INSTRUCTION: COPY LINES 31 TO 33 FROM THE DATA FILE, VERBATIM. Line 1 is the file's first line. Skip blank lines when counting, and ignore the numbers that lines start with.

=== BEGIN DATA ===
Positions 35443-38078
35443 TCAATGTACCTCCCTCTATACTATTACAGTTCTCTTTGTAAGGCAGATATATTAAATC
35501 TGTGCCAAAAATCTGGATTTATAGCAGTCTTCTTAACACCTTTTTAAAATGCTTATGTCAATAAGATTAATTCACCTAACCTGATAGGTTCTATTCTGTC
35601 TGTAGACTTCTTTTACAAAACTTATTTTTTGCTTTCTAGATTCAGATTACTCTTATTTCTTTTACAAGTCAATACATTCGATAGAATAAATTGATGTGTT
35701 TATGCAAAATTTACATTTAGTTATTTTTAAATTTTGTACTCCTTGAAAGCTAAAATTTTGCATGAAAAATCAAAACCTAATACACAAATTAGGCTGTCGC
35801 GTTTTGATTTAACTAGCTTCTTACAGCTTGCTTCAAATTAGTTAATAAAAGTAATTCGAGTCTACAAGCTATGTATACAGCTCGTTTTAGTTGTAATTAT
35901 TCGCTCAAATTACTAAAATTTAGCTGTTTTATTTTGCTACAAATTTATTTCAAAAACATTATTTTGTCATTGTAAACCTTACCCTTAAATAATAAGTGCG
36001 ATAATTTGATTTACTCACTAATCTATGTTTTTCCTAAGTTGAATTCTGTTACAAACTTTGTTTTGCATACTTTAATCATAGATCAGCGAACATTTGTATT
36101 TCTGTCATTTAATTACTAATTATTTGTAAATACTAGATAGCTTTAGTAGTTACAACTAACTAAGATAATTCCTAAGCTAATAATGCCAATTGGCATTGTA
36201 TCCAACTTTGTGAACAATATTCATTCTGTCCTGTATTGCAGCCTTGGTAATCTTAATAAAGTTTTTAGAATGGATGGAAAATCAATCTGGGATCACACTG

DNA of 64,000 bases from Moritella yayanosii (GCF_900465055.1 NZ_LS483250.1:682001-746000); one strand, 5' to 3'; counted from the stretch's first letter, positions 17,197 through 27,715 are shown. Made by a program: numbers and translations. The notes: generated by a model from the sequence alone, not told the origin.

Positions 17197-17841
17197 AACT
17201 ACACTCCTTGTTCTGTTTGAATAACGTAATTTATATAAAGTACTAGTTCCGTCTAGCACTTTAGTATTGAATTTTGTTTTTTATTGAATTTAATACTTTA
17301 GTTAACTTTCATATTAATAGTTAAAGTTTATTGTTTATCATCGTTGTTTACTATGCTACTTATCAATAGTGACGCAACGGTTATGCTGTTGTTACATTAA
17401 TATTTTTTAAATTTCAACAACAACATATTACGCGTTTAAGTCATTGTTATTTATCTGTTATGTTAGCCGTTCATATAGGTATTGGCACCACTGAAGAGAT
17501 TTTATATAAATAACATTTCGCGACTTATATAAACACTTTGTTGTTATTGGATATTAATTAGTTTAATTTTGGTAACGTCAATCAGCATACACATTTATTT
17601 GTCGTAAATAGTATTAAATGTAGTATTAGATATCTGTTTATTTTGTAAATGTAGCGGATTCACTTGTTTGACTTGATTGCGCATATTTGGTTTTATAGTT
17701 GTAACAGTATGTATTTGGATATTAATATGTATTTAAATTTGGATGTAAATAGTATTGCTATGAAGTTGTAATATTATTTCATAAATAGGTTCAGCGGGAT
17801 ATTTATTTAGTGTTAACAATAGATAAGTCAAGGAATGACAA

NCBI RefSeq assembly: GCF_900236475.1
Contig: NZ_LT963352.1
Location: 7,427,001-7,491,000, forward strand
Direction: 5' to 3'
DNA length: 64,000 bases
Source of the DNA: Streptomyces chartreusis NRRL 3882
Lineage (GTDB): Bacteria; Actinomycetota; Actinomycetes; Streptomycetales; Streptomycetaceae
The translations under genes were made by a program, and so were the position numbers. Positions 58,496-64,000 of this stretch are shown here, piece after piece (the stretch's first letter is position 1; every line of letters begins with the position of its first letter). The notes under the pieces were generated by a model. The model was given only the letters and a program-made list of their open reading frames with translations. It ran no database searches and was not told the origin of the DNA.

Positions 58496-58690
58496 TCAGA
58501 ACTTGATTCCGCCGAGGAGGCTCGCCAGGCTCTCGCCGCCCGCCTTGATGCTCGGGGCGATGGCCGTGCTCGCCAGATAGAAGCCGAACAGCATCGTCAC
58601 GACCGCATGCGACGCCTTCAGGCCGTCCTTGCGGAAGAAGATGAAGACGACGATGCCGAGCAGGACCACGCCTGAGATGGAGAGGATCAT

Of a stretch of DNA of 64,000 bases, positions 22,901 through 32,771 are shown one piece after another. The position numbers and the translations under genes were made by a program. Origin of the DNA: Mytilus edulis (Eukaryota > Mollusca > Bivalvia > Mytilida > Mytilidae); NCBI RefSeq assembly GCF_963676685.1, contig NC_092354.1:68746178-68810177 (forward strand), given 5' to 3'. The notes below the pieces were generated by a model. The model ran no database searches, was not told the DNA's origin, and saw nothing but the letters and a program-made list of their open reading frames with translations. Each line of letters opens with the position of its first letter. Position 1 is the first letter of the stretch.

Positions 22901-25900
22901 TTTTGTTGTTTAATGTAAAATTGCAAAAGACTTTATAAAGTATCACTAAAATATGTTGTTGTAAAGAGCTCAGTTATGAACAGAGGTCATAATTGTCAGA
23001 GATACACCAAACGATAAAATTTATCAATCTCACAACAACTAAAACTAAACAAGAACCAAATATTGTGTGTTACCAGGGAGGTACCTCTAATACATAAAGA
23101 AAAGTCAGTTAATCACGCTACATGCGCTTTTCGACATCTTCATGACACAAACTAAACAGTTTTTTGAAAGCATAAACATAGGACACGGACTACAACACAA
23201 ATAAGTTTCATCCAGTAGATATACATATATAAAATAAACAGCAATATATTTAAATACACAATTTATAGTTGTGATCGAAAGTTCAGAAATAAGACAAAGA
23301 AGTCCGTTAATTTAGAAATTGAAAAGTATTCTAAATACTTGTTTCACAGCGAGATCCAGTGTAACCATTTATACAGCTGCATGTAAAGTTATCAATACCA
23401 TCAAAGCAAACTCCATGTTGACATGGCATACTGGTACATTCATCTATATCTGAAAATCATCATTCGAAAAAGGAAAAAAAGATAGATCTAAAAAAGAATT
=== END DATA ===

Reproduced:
58501 ACTTGATTCCGCCGAGGAGGCTCGCCAGGCTCTCGCCGCCCGCCTTGATGCTCGGGGCGATGGCCGTGCTCGCCAGATAGAAGCCGAACAGCATCGTCAC
58601 GACCGCATGCGACGCCTTCAGGCCGTCCTTGCGGAAGAAGATGAAGACGACGATGCCGAGCAGGACCACGCCTGAGATGGAGAGGATCAT

Of a stretch of DNA of 64,000 bases, positions 22,901 through 32,771 are shown one piece after another. The position numbers and the translations under genes were made by a program. Origin of the DNA: Mytilus edulis (Eukaryota > Mollusca > Bivalvia > Mytilida > Mytilidae); NCBI RefSeq assembly GCF_963676685.1, contig NC_092354.1:68746178-68810177 (forward strand), given 5' to 3'. The notes below the pieces were generated by a model. The model ran no database searches, was not told the DNA's origin, and saw nothing but the letters and a program-made list of their open reading frames with translations. Each line of letters opens with the position of its first letter. Position 1 is the first letter of the stretch.